The Dutch royal court has now released further information about the abdication of Queen Beatrix, which she announced in a televised address at 7 p.m. today. Queen Beatrix will sign the instrument of abdication at the Royal Palace in Amsterdam on 30 April and the enthronement of the new King will take place in the adjacent New Church on the same day.
The new King will reign as King Willem-Alexander (not as King Willem IV, as many had expected) and his wife will be styled Queen Máxima (although the husbands of the three previous monarchs were only styled Prince). The eldest daughter of the new King will receive the title Princess of Orange.
Queen Beatrix will, following her abdication, assume the title Her Royal Highness Princess Beatrix. Willem I retained the title of King when abdicating in 1840, but Queen Wilhelmina, upon her abdication in 1948, chose to be known as Princess Wilhelmina, arguing that Queen Wilhelmina was constitutionally dead. Queen Juliana followed her mother’s example.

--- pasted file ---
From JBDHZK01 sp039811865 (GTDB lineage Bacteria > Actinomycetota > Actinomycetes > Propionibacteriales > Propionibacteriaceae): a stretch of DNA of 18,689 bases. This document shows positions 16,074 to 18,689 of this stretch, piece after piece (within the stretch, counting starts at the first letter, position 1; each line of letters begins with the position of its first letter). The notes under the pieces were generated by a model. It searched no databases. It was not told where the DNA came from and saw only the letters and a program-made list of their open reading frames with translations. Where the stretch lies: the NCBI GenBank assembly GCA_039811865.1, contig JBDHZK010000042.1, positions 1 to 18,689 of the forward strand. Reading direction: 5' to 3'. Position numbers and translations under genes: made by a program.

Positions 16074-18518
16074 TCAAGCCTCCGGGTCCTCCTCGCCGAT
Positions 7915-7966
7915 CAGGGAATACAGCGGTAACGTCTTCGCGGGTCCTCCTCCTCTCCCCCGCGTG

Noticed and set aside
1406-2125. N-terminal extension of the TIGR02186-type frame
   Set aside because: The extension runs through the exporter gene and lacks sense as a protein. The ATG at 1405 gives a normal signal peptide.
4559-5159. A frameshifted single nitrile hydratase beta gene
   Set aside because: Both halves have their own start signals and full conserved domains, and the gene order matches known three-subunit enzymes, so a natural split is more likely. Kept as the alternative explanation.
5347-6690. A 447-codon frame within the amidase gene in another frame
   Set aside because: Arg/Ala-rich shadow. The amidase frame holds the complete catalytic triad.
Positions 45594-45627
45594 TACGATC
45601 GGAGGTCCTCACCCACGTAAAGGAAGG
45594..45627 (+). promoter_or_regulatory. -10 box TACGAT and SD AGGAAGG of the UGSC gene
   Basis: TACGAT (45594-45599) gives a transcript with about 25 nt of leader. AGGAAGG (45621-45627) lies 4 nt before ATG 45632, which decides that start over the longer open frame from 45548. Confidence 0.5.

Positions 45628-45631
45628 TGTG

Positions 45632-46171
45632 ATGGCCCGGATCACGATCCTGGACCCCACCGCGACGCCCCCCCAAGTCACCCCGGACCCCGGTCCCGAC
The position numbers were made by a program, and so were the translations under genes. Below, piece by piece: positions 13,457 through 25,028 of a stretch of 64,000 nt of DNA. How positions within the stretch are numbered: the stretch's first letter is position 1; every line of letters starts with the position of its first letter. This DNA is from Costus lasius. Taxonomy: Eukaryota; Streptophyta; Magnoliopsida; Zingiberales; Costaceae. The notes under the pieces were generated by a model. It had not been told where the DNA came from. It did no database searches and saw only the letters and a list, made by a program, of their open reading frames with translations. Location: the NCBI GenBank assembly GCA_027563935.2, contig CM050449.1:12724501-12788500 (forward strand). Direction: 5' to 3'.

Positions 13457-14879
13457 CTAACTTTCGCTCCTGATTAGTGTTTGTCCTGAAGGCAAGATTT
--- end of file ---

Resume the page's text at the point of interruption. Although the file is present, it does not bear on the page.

The new King and Queen will for the moment continue to live at their estate Eikenhorst in Wassenaar, while the outgoing monarch will stay on temporarily at the Huis ten Bosch. Eventually the former Queen will vacate that palace for Drakensteyn Palace, and the new King and Queen will take over the Huis ten Bosch.
The abdication means that the two eldest sons of Princess Margriet (Queen Beatrix’s sister), who are now in line of succession, will lose their succession rights because of their more distant kinship to the new monarch. However, Princess Margriet herself will remain in line to the throne.
The national day of the Netherlands will now be moved from 30 April to 27 April. 30 April was the birthday of Queen Juliana, but Queen Beatrix (who is herself born on 31 January) decided to keep that date as the national day when she succeeded her mother in 1980. Now it will be moved forwards by three days to coincide with the birthday of the new King.